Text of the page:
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Clarke Introduces H.R. 3284, The Civil Rights Modernization Act Of 2021

Washington, D.C. — Today, Congresswoman Yvette D. Clarke (NY-09), announced the introduction of the Civil Rights Modernization Act of 2021 (H.R.3184). The bill will amend Section 230 of the Communications Act to ensure that civil rights laws apply to the targeting of advertisements.

There is a history of discriminatory targeting of advertisements that has harmed society by allowing consumers to be excluded from seeing certain ads. These harms are not theoretical and occur in real-time – with particularly troubling implications for communities of color. Personal data such as gender, race, hobbies and interests, and zip code are used to limit the online visibility of many opportunities, thus perpetuating inequities in housing opportunities, credit and employment.

“Harmful advertising practices that target communities of color, women, and other marginalized groups are increasing in scale and consequence. To comprehensively address these civil rights implications, Section 230 must be reformed. This legislation is a necessary step to addressing civil rights violations during these unprecedented times,” said Clarke. “We must address platform accountability issues thoughtfully, with a robust conversation around the impact of some proposed guardrails that will protect our digital community. H.R. 3184 achieves this.”

“Protecting Americans’ civil rights is more important than ever—this bill put forward by Congresswoman Clarke updates and modernizes these bedrock protections for the 21st Century. Targeted ads have been used to exclude people from voting, housing, job opportunities, and other beneficial economic activity on the basis of race, sex, age, and other protected statuses. As more and more of our lives occur online, ensuring that these protections can be enforced online is critical. As we have seen with the pandemic, the racial justice movement, and the attack on the Capitol on January 6th – these platforms need greater accountability,” said Congressman Mike Doyle, Chair of the Communications and Technology Subcommittee. “I look forward to working with Congresswoman Clarke and with my colleagues on the Committee on this legislation. We also plan to release additional proposals that together will form a comprehensive package to help reform existing law and ensure that online platforms are working to benefit our democracy and not against it.” 

Full bill text can be found here

Organizational Support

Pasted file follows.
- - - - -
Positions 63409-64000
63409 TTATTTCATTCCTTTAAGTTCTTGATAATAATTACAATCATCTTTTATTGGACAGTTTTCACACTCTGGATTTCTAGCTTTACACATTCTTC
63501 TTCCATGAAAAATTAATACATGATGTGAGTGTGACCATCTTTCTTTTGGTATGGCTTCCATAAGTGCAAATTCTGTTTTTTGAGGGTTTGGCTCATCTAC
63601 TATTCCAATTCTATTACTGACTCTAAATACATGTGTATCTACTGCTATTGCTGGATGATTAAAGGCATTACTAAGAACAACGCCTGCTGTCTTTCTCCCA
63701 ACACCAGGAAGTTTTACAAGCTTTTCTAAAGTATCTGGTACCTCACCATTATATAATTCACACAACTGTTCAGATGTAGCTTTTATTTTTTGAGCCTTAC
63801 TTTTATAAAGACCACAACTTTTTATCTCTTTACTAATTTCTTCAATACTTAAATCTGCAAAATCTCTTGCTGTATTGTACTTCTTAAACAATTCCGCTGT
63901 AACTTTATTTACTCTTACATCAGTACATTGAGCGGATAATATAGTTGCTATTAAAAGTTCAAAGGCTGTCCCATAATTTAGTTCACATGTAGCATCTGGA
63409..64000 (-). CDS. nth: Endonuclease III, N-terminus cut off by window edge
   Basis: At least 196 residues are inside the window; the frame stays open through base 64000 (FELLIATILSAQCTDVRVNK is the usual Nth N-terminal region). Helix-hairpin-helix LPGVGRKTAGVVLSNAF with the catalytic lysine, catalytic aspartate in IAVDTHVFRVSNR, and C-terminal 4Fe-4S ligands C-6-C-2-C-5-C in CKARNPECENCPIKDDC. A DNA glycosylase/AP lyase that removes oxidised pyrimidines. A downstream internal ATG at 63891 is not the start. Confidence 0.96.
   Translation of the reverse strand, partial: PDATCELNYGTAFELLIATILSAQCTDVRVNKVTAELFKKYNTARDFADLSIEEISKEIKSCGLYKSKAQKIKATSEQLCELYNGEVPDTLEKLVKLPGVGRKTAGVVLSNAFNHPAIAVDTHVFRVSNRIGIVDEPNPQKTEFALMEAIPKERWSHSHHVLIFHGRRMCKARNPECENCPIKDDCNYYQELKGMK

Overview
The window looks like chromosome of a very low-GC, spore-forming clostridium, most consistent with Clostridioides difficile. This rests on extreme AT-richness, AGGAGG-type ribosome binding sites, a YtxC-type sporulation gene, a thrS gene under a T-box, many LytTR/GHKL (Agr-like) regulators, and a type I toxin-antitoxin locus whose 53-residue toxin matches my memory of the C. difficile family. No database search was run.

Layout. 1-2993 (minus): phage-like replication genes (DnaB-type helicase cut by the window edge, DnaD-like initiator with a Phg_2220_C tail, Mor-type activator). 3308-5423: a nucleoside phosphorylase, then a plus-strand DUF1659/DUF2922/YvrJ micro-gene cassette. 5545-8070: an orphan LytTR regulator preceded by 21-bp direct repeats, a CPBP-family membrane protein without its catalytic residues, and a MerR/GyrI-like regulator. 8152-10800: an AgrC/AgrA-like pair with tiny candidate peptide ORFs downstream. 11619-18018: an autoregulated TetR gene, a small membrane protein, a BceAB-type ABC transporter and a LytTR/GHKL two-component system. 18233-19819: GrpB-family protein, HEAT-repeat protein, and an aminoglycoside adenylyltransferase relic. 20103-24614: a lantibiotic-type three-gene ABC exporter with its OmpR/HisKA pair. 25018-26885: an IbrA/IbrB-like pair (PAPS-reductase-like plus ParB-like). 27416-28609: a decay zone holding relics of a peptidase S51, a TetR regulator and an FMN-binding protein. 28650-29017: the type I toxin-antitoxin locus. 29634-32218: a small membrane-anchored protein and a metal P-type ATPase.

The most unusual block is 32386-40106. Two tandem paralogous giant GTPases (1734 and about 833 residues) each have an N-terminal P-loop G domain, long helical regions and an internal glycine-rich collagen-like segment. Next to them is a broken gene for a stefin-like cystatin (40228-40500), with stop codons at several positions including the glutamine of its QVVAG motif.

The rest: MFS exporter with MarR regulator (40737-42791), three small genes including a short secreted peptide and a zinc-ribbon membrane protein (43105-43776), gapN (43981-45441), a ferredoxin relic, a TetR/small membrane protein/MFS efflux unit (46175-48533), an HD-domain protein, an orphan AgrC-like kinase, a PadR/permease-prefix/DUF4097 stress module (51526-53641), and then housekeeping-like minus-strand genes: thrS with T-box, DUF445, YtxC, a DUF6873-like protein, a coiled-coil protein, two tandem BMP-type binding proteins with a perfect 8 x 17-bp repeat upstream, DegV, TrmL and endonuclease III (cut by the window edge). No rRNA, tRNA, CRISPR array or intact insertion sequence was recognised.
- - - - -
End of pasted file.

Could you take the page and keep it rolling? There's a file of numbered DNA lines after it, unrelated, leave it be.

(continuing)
“Social media platforms have argued for an overly broad interpretation of Section 230 that would allow them to escape liability when they deploy their algorithms to target ads for housing, employment, and financial services toward White users and away from Black, Latina/o, and other users of color. This is wrong. The Civil Rights Modernization Act of 2021 makes clear that social media companies are not immune from landmark civil rights laws. This thoughtful bill is tailored to address a real problem, and it represents a major step in advancing platform accountability,” said Spencer Overton, President, Joint Center for Political and Economic Studies, Professor of Law, George Washington University

“Free Press Action welcomes the draft’s focus on the civil rights violations that platforms’ own targeting of advertisements can cause, separate and apart from the information contained in those ads. We look forward to continuing discussions like these about clarifying and strengthening our civil rights framework for preventing abusive and discriminatory data practices,” said Gaurav Laroia, Senior Policy Counsel, Free Press Action.

“I commend [Congresswoman Clarke for] the Civil Rights Modernization Act of 2021. For over 45 years, it’s been illegal nationwide to exclude people from getting ads for jobs, housing, and credit due to their race, sex, or other protected statuses. This bill will ensure that no online platform can claim immunity for profiting from the illegal targeting of ads. It underscores that the internet is not a civil rights-free zone,” said Peter Romer-Friedman, a principal of Gupta Wessler PLLC and former labor counsel to Senator Edward M. Kennedy.

“The violent Capitol attack made clear that the rules governing the internet need to change, as insurgents easily organized on multi-billion-dollar digital platforms with business models that incentivize the spread of violent clickbait conspiracies,” said Color Of Change President Rashad Robinson. “Section 230 of the Communications Decency Act was written on a foundational principle of a free, fair, and open internet — which allows advocates like Color Of Change to challenge powerful interests that enable harm to Black communities. But it was never meant to shield enormously powerful tech companies from accountability. The Civil Rights Modernization Act of 2021 proposed by Rep. Clarke is a measured step in the right direction to ensuring that the immensely profitable digital ads business that fuels social media platforms is not allowed to flaunt bedrock civil rights protections.”


Yvette D. Clarke has been in Congress since 2007. She represents New York’s Ninth Congressional District, which includes Central and South Brooklyn. Clarke is a Senior Member of the House Committees on Energy and Commerce, and Homeland Security.


Media contact: Remmington Belford c: 202.480.5737

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